Brian Jackson - stock.adobe.com

Most CFOs being left out of ransomware conversations

Barely a tenth of CFOs are actively involved in planning for cyber attacks, according to a report

Chief financial officers (CFOs) and their equivalents are finding themselves left out of conversations around risk management and cyber security protection, even though over half report their organisations have experienced ransomware attacks.

This is according to new data compiled from hundreds of interviews conducted by Sapio Research and deep-learning specialist Deep Instinct, which said that only 12% were taking an active role in planning for ransomware attacks.

The exclusion of financial leaders would appear to be seriously affecting confidence in their business’ cyber posture. A clear majority of 69% said they did not believe their boards were taking cyber and associated risks seriously enough, and just 14% believed their businesses were well-prepared for a cyber attack, in contrast to 63% of CEOs.

Deep Instinct said its findings laid bare a disconnect in how business leadership communicates and collaborates on cyber risk.

“Cyber criminals and organisations usually have a common goal – financial reward – and each day a new ransomware attack hits the headlines, one of the first questions among executives is, ‘How much is it going to cost to get back the data?’” said Deep Instinct CFO Heather Bellini.

“It is vital for organisations to take the task of quantifying the financial risk of cyber attacks seriously and ensure it is accurate, otherwise they can fall into the trap of having a false sense of security and being blasé when it comes to the true cost.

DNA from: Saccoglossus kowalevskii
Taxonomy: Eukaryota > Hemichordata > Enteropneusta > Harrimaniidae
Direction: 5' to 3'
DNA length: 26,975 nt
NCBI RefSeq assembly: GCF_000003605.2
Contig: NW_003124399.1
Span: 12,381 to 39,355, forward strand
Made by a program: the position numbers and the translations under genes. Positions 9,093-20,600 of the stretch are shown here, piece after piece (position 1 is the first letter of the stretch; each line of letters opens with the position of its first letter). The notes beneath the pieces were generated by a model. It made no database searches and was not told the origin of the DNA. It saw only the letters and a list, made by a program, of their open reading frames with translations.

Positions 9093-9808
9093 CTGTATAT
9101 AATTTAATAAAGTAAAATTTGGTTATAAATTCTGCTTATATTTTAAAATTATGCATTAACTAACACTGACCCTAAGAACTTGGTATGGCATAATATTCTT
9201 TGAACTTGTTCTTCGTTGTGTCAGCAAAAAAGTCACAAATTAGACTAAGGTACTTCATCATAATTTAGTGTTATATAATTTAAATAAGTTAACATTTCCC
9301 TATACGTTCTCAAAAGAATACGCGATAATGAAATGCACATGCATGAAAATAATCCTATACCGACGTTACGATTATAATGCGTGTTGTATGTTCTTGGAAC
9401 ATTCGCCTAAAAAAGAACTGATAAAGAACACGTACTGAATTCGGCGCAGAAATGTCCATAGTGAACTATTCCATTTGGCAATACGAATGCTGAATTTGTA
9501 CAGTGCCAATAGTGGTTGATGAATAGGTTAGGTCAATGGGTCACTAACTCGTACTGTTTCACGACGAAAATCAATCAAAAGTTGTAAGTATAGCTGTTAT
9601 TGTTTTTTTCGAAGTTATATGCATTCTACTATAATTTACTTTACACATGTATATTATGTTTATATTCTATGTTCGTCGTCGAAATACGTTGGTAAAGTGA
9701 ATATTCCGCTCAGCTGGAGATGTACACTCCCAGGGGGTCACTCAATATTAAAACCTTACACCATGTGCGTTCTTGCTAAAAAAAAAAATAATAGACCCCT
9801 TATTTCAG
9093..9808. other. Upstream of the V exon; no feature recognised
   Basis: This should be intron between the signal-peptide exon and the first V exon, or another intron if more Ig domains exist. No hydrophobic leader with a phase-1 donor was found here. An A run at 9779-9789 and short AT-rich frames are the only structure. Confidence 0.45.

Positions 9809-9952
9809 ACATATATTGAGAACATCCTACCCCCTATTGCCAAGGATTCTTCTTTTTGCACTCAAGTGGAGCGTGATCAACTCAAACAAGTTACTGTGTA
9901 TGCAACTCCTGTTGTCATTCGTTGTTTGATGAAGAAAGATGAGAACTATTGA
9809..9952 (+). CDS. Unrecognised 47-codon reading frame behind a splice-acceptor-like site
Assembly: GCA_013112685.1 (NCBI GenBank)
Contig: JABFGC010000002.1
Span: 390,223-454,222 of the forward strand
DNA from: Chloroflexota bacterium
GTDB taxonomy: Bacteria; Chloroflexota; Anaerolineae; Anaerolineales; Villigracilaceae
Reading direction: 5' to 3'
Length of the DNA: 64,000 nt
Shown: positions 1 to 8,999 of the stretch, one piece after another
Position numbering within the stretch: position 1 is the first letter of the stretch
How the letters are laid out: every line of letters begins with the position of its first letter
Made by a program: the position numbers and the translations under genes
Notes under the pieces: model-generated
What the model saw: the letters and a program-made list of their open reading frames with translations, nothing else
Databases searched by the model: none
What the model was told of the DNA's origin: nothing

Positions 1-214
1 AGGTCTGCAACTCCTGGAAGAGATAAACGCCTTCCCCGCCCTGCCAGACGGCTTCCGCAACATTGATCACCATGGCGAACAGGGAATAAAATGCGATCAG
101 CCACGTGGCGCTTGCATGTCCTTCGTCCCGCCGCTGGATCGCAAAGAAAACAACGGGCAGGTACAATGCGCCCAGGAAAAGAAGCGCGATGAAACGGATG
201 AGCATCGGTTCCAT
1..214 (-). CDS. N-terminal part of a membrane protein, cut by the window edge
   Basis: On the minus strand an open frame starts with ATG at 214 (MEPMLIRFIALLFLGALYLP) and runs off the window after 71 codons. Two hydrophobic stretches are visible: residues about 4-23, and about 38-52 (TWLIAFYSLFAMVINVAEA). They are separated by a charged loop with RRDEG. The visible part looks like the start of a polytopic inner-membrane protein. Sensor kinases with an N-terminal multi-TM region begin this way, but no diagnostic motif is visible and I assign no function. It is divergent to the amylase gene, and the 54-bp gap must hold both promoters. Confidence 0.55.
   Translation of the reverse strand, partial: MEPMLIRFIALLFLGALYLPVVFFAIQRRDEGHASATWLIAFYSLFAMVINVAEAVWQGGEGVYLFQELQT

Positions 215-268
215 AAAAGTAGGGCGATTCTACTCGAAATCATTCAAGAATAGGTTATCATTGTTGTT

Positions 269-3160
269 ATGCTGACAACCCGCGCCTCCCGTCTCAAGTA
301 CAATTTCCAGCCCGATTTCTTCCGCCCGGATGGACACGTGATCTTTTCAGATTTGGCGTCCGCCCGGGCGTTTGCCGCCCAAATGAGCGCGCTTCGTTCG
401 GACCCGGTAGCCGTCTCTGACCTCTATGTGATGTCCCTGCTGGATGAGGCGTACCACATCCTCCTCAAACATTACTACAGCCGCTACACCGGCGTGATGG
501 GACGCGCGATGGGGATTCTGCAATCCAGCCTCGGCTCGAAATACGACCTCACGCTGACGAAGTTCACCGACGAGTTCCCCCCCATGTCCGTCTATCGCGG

“This is why it is so important that all senior and strategic roles within the business have an active and equal responsibility in ensuring their business is resilient and well prepared.

“We talk in the industry about breaking down siloes and cyber security no longer being the sole remit of the IT team, but this isn’t translating into meaningful action. Until this changes, organisations will continue to be counting the costs of breaches and lining the pockets of cyber criminals.”

The study identified a further gap between CFOs’ estimates of ransomware demands and the reality of payments. Deep Instinct said 56% of CFOs that responded to its study reported their organisations had paid a ransom for the return of their data – and a third had received nothing – with an average payment of £3m, but CFOs tended to expect they would pay an average ransom of just £760,000. Additionally, when a ransom was paid, the CFO had input into the final decision in just 14% of cases.

Coupled with the fact that only just over a third of respondents could confidently place a monetary value on their organisation’s data, Deep Instinct said this highlighted a clear need for financial leaders to make their voices heard, and ensure rigorous financial planning is conducted.

Guy Caspi, CEO of Deep Instinct, said: “While it may be shocking to see how prevalent and successful ransomware attacks are, I believe we are only seeing the tip of the iceberg. With nearly two-thirds of organisations admitting to being hit by ransomware, you can’t help but wonder how many have stayed under the radar, especially when it continues to be so profitable for attackers.

“From a corporate governance perspective, much more needs to be done to ensure that all stakeholders are truly cognisant of not only the risks to their business, but also in the full potential of financial and other business impacts that come from being successfully attacked.”

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